Powyss is a scientist, he likes to observe plants and flowers and work out how their environment best effects them but he needs more. That is where Warlow comes in. He gets paid £50.00 a year to live alone, with no sunlight or interaction in Powyss' cellar for seven years starting in 1793. Whilst he is below Powyss is above observing every request and noise from Warlow trying to perfectly establish what makes people tick.
I was so excited to read this as the concept is a mix of weird kidnap and science based theory that sounded so interesting. Opening pages were good enough and the beginning opened up a real possibility for a great narrative. There was little attempt to establish each characters personality and we rely on the differing dialect to create a persona for each character. Through this we only establish that Warlow is a lesser human than Powyss due to his lower intellect and ability to speak. I find this a cop-out for good characterisation and this follow through all the way to page 117 where I tapped out.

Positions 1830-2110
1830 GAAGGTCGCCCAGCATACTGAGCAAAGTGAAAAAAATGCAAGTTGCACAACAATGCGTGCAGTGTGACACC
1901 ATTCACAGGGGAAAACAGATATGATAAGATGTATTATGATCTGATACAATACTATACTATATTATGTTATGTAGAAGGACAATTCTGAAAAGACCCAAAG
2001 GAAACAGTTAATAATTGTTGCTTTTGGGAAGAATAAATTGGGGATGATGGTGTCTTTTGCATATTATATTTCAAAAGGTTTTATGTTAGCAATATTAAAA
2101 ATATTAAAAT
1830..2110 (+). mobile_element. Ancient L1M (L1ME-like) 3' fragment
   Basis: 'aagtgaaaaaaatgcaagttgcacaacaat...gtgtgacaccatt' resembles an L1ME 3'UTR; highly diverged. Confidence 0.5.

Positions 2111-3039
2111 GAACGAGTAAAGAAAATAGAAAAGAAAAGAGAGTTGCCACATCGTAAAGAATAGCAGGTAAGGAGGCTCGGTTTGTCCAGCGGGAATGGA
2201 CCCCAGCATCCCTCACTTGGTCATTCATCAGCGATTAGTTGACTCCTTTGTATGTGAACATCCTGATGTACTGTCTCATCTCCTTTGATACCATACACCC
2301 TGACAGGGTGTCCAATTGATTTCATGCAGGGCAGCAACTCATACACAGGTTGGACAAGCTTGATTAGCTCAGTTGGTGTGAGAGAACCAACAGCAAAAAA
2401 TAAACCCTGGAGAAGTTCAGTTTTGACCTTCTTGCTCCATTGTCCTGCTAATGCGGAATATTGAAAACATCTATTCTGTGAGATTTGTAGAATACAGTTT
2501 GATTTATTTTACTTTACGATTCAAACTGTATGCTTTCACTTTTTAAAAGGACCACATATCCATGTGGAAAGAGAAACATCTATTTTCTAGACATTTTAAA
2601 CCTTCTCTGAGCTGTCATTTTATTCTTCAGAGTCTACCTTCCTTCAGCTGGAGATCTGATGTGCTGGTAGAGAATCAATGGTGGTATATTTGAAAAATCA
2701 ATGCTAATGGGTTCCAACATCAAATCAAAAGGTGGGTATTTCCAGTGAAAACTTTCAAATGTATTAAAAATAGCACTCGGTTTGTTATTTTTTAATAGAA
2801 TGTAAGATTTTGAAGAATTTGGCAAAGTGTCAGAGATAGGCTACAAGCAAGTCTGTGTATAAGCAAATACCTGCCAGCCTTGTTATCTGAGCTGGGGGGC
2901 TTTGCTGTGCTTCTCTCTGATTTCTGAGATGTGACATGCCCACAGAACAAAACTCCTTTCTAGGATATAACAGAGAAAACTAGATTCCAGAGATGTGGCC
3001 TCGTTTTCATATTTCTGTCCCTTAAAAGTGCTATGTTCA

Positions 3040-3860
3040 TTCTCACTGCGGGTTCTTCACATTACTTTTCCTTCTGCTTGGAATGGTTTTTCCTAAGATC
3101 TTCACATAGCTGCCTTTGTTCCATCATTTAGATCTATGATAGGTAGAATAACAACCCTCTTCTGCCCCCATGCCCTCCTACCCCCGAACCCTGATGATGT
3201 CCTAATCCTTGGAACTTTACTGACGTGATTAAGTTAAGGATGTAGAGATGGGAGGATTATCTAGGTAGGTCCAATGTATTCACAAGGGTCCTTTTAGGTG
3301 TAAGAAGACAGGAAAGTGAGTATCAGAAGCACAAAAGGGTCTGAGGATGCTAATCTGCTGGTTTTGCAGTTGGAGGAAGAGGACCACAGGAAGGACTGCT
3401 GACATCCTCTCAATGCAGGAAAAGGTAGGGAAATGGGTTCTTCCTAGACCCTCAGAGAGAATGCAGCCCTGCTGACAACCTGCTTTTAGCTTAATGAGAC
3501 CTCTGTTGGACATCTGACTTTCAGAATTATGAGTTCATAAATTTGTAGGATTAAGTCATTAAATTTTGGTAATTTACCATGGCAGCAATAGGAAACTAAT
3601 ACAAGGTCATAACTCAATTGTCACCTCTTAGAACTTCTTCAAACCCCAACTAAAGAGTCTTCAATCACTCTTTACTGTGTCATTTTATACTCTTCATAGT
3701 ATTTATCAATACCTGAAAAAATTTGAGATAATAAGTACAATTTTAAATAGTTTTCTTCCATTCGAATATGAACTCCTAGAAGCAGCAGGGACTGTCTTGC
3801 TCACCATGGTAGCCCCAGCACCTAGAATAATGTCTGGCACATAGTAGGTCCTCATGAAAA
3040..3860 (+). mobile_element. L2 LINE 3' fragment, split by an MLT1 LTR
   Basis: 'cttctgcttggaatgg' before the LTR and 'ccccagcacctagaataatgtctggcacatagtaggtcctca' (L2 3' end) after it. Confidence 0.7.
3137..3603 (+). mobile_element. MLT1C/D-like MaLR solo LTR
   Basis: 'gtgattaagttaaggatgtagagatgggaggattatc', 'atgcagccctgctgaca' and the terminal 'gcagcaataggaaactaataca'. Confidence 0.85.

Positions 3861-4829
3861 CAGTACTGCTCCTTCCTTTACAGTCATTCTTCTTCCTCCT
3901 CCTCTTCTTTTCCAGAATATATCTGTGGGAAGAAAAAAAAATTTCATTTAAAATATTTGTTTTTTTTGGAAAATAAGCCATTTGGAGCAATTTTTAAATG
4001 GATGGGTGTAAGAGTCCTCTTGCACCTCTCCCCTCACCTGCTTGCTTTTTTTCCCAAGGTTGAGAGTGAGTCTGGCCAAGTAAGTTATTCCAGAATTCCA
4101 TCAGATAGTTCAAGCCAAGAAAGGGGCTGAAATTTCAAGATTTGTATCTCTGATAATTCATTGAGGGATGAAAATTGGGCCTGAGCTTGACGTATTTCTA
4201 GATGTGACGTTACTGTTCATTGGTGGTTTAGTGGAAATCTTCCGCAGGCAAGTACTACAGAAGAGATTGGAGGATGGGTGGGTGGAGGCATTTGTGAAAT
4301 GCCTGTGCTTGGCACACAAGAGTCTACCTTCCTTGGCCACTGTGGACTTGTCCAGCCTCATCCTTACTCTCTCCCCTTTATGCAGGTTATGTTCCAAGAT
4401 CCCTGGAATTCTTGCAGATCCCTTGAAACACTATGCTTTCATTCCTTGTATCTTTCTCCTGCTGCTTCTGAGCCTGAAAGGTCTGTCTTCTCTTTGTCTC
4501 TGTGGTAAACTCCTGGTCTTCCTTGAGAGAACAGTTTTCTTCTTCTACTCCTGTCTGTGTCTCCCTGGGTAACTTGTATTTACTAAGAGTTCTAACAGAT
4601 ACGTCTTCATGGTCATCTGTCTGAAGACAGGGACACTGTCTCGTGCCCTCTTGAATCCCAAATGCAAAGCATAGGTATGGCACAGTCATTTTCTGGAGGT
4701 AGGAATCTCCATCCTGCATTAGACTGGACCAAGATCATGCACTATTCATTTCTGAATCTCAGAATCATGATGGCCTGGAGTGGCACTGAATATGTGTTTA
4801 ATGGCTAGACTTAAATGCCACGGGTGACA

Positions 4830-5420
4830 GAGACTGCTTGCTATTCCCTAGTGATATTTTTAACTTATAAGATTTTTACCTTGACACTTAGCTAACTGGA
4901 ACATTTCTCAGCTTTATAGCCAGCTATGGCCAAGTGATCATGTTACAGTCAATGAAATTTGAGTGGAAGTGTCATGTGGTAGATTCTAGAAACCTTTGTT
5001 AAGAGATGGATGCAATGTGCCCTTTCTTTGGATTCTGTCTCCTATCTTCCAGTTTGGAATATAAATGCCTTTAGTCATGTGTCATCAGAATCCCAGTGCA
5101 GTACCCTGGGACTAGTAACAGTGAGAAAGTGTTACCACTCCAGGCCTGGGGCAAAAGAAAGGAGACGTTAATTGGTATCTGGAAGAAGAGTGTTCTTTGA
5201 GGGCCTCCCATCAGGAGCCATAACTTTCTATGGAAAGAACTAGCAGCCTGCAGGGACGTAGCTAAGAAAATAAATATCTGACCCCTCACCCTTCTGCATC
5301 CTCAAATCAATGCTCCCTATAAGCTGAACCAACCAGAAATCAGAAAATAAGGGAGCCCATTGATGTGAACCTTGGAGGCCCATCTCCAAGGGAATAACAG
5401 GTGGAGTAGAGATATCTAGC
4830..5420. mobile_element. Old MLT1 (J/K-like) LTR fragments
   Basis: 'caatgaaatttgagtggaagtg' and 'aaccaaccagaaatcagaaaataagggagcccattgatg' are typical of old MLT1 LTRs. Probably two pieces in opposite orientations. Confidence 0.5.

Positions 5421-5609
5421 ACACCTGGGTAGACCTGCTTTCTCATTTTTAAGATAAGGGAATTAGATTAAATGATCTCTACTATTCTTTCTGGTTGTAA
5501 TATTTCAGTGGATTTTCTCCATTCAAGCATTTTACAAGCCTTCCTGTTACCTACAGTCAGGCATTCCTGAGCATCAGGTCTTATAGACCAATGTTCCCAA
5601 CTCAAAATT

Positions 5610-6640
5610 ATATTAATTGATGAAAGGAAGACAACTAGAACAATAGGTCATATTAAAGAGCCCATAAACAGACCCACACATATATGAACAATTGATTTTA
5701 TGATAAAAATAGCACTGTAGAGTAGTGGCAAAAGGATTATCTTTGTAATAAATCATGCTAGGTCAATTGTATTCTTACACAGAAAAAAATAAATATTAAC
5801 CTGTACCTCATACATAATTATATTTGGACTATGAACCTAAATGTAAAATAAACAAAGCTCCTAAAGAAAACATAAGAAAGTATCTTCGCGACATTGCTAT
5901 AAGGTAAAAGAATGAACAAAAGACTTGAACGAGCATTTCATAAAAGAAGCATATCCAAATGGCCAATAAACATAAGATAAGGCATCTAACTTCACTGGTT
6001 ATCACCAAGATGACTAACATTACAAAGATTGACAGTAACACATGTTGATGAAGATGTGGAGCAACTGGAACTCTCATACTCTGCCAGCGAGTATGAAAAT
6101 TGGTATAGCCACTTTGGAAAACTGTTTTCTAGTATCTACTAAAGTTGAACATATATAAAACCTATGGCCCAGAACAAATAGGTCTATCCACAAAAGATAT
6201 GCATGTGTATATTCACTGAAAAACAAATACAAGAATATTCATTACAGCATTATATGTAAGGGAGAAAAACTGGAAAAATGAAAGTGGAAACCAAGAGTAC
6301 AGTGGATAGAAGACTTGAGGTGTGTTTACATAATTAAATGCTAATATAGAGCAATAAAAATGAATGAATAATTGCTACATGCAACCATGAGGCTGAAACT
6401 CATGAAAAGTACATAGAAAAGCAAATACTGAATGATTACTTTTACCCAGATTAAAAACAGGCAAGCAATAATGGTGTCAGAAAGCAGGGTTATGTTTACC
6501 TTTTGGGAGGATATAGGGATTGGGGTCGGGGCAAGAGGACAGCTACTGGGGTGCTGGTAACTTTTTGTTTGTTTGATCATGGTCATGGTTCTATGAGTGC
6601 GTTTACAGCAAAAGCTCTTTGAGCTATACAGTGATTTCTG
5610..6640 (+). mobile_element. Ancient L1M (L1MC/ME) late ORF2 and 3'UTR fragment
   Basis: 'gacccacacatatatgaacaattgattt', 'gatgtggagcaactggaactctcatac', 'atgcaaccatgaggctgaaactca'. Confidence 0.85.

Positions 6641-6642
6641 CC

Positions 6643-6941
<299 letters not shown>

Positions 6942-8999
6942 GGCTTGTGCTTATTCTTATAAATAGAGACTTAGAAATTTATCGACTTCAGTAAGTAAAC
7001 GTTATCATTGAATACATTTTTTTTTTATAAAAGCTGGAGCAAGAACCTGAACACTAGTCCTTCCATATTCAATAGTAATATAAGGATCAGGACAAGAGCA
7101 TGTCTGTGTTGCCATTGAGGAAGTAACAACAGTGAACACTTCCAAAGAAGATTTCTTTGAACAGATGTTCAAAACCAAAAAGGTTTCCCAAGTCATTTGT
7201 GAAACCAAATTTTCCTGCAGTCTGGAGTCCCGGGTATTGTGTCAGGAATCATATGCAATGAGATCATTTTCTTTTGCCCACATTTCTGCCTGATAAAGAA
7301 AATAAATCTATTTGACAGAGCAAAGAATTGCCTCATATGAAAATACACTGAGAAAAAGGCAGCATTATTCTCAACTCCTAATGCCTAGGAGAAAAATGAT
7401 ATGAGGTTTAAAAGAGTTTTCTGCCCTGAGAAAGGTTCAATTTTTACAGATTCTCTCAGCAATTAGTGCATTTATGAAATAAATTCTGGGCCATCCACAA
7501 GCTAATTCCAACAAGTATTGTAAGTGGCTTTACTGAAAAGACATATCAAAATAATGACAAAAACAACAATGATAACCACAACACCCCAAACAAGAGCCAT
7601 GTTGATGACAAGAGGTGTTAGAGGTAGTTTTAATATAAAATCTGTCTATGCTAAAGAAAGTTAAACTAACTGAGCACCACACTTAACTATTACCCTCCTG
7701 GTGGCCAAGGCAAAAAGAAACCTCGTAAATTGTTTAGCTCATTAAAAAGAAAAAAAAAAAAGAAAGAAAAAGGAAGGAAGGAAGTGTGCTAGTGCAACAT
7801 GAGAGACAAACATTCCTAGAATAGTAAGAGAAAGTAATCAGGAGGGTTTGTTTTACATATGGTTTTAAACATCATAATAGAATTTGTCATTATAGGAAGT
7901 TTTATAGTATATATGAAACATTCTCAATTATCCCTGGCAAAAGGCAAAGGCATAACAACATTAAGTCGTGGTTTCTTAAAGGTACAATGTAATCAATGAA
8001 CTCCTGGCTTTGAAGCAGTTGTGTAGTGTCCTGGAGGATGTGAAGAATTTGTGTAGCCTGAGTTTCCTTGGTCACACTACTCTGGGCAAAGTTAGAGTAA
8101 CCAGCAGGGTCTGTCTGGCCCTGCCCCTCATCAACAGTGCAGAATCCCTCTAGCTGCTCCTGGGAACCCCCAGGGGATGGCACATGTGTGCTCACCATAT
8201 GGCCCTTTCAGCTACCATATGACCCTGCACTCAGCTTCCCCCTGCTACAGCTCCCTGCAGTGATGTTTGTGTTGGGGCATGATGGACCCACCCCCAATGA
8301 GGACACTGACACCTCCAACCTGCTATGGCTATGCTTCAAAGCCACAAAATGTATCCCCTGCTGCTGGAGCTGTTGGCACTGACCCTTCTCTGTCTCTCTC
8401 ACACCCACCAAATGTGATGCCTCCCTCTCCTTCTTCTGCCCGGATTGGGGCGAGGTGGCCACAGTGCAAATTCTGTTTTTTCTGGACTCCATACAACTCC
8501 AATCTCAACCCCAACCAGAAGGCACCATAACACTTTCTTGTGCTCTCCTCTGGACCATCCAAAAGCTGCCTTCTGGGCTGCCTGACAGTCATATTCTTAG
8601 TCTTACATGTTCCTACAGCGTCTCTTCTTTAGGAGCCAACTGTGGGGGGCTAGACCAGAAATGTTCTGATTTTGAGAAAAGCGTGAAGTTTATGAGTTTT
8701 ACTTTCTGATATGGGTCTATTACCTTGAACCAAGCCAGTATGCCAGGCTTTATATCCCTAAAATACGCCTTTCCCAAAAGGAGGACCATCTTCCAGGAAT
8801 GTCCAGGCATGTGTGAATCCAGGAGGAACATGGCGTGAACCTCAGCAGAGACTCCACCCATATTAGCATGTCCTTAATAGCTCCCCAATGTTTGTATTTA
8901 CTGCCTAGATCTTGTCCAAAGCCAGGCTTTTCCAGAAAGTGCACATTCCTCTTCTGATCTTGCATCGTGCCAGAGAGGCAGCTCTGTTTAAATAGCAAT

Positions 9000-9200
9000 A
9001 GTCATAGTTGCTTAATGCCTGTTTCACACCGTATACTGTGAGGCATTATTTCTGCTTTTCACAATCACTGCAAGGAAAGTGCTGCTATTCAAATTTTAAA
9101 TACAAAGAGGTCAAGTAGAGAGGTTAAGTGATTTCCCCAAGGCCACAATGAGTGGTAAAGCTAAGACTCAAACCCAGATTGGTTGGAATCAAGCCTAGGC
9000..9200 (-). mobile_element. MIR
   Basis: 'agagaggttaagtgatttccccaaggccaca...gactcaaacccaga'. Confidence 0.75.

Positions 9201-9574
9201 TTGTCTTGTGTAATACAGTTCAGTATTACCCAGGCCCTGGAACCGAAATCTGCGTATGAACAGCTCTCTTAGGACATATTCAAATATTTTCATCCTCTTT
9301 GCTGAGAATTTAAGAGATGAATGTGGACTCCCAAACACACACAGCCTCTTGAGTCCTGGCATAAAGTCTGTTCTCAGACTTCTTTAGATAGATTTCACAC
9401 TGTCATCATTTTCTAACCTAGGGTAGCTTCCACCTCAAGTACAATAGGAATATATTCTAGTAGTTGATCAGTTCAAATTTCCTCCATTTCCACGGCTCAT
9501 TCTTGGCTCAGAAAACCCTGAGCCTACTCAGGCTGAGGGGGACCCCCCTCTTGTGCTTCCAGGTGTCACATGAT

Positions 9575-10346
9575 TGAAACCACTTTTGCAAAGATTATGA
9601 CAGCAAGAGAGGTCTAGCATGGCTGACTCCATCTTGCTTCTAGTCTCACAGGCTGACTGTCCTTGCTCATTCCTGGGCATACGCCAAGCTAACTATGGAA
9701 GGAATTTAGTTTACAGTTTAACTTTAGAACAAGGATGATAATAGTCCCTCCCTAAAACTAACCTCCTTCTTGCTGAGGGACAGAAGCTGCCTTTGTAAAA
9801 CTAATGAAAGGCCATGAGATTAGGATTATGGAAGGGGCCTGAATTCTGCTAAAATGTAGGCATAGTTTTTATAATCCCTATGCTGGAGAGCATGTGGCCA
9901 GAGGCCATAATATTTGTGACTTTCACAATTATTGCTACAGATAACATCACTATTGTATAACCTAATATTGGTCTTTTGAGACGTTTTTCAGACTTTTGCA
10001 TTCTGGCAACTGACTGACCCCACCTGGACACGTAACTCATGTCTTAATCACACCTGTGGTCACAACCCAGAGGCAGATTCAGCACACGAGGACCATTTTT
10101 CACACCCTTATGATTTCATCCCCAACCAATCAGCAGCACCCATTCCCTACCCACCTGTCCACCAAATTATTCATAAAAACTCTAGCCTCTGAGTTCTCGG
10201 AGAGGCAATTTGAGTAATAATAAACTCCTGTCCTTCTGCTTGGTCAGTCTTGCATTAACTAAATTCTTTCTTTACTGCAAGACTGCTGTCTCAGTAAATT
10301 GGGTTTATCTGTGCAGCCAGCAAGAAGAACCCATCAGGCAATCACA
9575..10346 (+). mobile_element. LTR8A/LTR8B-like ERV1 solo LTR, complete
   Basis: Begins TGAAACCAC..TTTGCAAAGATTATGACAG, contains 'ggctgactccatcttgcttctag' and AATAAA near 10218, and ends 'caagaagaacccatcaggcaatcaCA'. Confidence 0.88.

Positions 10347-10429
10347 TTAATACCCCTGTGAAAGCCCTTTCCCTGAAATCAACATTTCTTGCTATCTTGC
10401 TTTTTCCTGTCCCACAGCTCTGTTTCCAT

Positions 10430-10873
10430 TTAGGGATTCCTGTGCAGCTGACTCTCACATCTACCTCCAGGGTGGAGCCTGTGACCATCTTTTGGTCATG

For a majority of the time I was reading I was not enjoying it. The main character being so science focused meant there was so much terminology that I skipped straight over because it was too much padding. Scientific jargon took away from the actual story itself to the point it was difficult keeping track of each character. This was also aided by the poor chapter layout. There were multiple 'parts' to the story, chapters within the parts, but each chapter separated with larger line breaks to change the perspective of the narrator. These breaks in chapter disguise that the chapters are super long and not much happens at all.
I was so excited about this book as the concept was so intriguing but the execution was poor. The physical book was beautiful and insider cover pages are wallpaper worthy, but that it about the only thing I can provide a positive response on. I'm truly heartbroken because the book should be and could be so much better!